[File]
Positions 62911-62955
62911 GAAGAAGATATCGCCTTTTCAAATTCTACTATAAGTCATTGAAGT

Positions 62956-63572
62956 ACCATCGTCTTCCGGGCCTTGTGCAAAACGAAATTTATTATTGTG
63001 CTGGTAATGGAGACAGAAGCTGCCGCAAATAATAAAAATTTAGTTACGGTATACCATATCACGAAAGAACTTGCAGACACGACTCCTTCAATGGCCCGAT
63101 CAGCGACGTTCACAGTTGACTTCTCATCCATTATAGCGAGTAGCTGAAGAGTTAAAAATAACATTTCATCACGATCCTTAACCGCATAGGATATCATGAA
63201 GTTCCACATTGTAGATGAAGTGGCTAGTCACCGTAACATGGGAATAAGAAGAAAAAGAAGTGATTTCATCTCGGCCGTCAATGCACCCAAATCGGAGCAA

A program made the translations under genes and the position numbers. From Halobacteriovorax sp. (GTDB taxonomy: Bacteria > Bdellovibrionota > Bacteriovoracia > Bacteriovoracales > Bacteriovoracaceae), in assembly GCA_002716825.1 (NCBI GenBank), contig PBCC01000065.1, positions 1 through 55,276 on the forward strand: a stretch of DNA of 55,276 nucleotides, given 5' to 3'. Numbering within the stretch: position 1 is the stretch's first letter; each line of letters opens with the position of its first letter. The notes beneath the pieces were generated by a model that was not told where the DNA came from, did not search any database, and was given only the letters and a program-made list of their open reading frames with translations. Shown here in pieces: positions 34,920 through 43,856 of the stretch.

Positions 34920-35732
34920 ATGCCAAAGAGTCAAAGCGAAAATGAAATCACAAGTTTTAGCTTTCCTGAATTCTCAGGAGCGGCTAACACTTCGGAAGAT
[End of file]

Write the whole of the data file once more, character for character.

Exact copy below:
Positions 62911-62955
62911 GAAGAAGATATCGCCTTTTCAAATTCTACTATAAGTCATTGAAGT

Positions 62956-63572
62956 ACCATCGTCTTCCGGGCCTTGTGCAAAACGAAATTTATTATTGTG
63001 CTGGTAATGGAGACAGAAGCTGCCGCAAATAATAAAAATTTAGTTACGGTATACCATATCACGAAAGAACTTGCAGACACGACTCCTTCAATGGCCCGAT
63101 CAGCGACGTTCACAGTTGACTTCTCATCCATTATAGCGAGTAGCTGAAGAGTTAAAAATAACATTTCATCACGATCCTTAACCGCATAGGATATCATGAA
63201 GTTCCACATTGTAGATGAAGTGGCTAGTCACCGTAACATGGGAATAAGAAGAAAAAGAAGTGATTTCATCTCGGCCGTCAATGCACCCAAATCGGAGCAA

A program made the translations under genes and the position numbers. From Halobacteriovorax sp. (GTDB taxonomy: Bacteria > Bdellovibrionota > Bacteriovoracia > Bacteriovoracales > Bacteriovoracaceae), in assembly GCA_002716825.1 (NCBI GenBank), contig PBCC01000065.1, positions 1 through 55,276 on the forward strand: a stretch of DNA of 55,276 nucleotides, given 5' to 3'. Numbering within the stretch: position 1 is the stretch's first letter; each line of letters opens with the position of its first letter. The notes beneath the pieces were generated by a model that was not told where the DNA came from, did not search any database, and was given only the letters and a program-made list of their open reading frames with translations. Shown here in pieces: positions 34,920 through 43,856 of the stretch.

Positions 34920-35732
34920 ATGCCAAAGAGTCAAAGCGAAAATGAAATCACAAGTTTTAGCTTTCCTGAATTCTCAGGAGCGGCTAACACTTCGGAAGAT